Hey hey, my my / Rock and roll can never die
My my, hey hey / Rock and roll is here to stay
Any seasoned musician will tell you that it’s one thing to say the lyrics, but another thing to make them ring true. If Neil Young’s famous lines are to be recognized as rock gospel, it’s people like John Vallier who do the heavy lifting.
Working amidst mouldering cassette tapes, rickety digital-transfer machines, and tape decks that appear increasingly alien with each passing year, Vallier enters his office at Suzzallo Library each morning with two goals in mind: to preserve the sounds of the Pacific Northwest’s past and then share them with whoever will listen.
As the ethnomusicology curator and head of media for University of Washington Libraries, Vallier presides over a collection of collections—each comprising thousands of recordings that spell out the story of Seattle and the surrounding region in a dizzying array of sonic stylings and formats. In this capacity, Vallier simultaneously serves as archivist, preservationist, and professor, describing his day-to-day work as that of an “aspiring academic DJ.”
With so vast a trove at his disposal, he has no shortage of samples. Rather, it’s time that’s of limited supply.
“I’m continually searching for and selecting vintage sounds and flicks,” Vallier says. “These are the materials where they are going to be unplayable in maybe a decade or so—either because they’re going to deteriorate to a point where we can’t play them or we just won’t have access to the playback equipment we need.”
Regional rarities such as what Vallier describes as a “sonically stunning” set performed by the Ernestine Anderson and the Cecil Young Quartet at the 908 Club in Seattle, Washington on May 30, 1951—a part of the Burt Porter Collection.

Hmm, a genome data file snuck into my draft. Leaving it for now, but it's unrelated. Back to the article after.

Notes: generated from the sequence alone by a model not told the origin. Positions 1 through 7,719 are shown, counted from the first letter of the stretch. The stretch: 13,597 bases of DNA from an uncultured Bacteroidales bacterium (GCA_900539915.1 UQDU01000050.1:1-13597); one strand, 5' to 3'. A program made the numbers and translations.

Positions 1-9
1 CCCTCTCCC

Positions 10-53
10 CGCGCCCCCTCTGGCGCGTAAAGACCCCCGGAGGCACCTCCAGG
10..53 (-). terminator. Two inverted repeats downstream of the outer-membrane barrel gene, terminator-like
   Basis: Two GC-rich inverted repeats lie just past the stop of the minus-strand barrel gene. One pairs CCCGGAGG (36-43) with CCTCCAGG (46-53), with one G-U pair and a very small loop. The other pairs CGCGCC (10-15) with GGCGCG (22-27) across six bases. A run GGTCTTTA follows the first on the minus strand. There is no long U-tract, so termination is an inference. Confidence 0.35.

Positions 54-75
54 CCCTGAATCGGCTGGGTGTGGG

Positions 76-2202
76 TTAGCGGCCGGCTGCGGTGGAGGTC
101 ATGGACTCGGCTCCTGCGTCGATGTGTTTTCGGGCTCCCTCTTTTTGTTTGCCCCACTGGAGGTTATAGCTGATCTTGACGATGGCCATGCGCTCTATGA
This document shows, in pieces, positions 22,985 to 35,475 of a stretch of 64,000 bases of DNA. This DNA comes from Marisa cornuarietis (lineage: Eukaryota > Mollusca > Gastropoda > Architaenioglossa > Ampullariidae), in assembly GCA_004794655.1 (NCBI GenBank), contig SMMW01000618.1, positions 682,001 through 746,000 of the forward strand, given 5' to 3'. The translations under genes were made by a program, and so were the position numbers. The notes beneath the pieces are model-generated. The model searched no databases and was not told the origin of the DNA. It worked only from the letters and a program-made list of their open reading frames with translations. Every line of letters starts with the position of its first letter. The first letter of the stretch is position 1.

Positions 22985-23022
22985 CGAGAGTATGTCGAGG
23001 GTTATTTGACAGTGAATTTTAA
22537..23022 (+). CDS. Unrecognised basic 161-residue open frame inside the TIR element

Compiled by Seattle-based Ampex tape distributor and jazz recordist Burt Porter during the ’50s and ’60s as he followed acts from venue to venue with cumbersome recording equipment, the collection was “rescued from a decrepit barn” and donated to the UW Libraries in 2012.
Or a funk-soul track, simply and cryptically labeled “Gula Matari,” the same name as the acclaimed 1970 studio album by Quincy Jones. It’s just one of 11,000 items from the collection of Kearney Barton, a Seattle recording engineer who compiled thousands upon thousands of recordings over the course of 50 years, mostly on reel-to-reel tapes.
Another of Vallier’s favorites from the Kearney Barton collection comes in the form of an undated 25-minute “free jazz explosion of energy” by Byron Pope, a composer, alto saxophonist, and blues and jazz historian who taught at the UW during the 1968-69 school year.
“This local music gives us a broader understanding of what Seattle is,” Vallier says, adding that the collection represents “a diversity of voices” that goes well beyond Nirvana, Pearl Jam, or Jimi Hendrix.